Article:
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September 23, 2008

Boner or Blunder?

In 1908, the New York Giants' Fred Merkle made one of the most infamous plays in baseball history, a baserunning error that ultimately cost the Giants the pennant and went down in history as "Merkle's boner." Except to the New York Times, who—perhaps thinking you may assume that Merkle caught sight of a lady's bare ankle—decided to term his mistake a "blunder."

The Grey Lady has her standards, we suppose. Other publications aren't quite so prudish:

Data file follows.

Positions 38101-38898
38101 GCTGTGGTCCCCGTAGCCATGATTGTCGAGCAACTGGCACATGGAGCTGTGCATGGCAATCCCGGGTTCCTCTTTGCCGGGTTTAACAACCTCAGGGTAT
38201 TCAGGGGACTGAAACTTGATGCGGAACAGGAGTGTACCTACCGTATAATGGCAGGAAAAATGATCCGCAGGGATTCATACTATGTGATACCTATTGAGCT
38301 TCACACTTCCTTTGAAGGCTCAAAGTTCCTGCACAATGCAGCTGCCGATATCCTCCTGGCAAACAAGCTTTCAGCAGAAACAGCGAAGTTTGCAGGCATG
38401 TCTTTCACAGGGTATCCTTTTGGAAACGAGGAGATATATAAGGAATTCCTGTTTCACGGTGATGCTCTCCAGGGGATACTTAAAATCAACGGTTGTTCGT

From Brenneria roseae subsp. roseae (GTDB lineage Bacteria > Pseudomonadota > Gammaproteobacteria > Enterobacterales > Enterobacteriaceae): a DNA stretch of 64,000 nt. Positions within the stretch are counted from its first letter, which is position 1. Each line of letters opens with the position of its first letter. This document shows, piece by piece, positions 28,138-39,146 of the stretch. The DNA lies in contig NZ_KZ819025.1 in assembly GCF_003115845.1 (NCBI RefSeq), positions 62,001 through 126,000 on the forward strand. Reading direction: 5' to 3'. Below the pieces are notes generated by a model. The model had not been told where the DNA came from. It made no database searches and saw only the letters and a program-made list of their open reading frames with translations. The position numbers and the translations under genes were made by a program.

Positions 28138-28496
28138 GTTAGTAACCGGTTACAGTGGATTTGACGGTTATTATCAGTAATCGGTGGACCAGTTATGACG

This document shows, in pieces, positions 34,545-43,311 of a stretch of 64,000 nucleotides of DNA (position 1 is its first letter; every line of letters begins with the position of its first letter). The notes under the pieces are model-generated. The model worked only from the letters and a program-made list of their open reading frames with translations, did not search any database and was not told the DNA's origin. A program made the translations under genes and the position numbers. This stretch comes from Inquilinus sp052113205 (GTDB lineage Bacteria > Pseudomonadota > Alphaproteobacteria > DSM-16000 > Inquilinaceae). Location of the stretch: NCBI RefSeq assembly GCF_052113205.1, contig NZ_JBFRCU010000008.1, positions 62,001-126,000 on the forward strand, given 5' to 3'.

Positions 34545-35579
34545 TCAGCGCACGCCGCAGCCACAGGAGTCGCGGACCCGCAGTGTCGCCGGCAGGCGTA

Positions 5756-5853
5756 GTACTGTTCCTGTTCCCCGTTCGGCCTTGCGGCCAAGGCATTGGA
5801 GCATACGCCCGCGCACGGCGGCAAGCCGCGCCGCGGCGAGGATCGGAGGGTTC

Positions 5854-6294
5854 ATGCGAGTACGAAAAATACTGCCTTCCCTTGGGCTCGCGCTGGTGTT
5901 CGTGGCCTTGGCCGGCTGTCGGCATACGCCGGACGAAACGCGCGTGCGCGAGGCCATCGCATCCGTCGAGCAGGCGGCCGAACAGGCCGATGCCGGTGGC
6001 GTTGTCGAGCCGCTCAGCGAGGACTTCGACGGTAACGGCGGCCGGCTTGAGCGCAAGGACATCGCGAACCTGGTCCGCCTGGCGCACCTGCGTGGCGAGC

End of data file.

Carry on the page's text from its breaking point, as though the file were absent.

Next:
Peoria Journal Star: "'Merkle's Boner' Part of Baseball."

Chicago Tribune: "100-year anniversary of 'Merkle's Boner.'"

Sports Illustrated: "As my friend Drew Olson of OnMilwaukee.com and the D-List radio show on ESPN 1510 in Milwaukee put it in an instant message, 'Worst. Defeat. Ever.'' Excepting for maybe Mickey Owen and Fred Merkle's Boner, I'd have to concur."

Before you go blaming the Peoria Journal-Star for the moral degradation of society, though, you should know there are still certain words nobody will publish. The Grey Lady stiffly approves.

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